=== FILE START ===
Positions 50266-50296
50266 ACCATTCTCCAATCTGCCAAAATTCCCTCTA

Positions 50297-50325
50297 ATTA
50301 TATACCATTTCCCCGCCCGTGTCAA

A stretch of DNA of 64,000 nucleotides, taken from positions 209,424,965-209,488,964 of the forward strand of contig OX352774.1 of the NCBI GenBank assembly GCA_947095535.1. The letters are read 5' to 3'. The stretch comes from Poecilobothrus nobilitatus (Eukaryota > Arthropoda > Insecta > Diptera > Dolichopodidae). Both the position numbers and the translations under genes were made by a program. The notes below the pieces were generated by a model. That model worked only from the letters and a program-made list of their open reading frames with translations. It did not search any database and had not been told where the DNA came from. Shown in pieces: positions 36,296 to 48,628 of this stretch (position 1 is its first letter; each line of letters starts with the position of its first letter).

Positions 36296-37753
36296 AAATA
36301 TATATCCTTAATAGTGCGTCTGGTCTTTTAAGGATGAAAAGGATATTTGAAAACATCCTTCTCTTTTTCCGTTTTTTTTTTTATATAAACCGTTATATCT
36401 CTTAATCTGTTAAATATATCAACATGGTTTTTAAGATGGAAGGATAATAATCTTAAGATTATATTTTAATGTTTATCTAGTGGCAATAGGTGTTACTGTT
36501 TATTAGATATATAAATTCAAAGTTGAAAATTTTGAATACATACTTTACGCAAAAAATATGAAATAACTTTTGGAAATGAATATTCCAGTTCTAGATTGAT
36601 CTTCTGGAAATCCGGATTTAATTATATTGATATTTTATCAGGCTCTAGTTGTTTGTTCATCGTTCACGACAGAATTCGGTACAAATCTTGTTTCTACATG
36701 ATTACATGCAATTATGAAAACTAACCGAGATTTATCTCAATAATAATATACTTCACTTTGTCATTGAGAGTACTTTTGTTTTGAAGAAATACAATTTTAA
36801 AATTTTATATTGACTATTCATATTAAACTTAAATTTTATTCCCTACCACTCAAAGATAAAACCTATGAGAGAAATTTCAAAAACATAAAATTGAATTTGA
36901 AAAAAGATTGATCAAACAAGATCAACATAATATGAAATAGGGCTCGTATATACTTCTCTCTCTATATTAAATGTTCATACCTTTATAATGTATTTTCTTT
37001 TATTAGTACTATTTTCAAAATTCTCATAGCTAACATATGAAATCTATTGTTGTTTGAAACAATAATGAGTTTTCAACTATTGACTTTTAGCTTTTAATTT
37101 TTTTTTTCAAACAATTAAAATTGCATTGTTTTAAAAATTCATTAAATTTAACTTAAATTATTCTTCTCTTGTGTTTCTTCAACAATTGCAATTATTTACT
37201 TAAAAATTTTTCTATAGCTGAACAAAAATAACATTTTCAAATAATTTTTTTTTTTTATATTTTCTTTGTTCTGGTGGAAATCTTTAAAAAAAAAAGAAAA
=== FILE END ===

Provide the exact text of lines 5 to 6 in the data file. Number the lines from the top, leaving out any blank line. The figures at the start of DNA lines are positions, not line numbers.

50301 TATACCATTTCCCCGCCCGTGTCAA

A stretch of DNA of 64,000 nucleotides, taken from positions 209,424,965-209,488,964 of the forward strand of contig OX352774.1 of the NCBI GenBank assembly GCA_947095535.1. The letters are read 5' to 3'. The stretch comes from Poecilobothrus nobilitatus (Eukaryota > Arthropoda > Insecta > Diptera > Dolichopodidae). Both the position numbers and the translations under genes were made by a program. The notes below the pieces were generated by a model. That model worked only from the letters and a program-made list of their open reading frames with translations. It did not search any database and had not been told where the DNA came from. Shown in pieces: positions 36,296 to 48,628 of this stretch (position 1 is its first letter; each line of letters starts with the position of its first letter).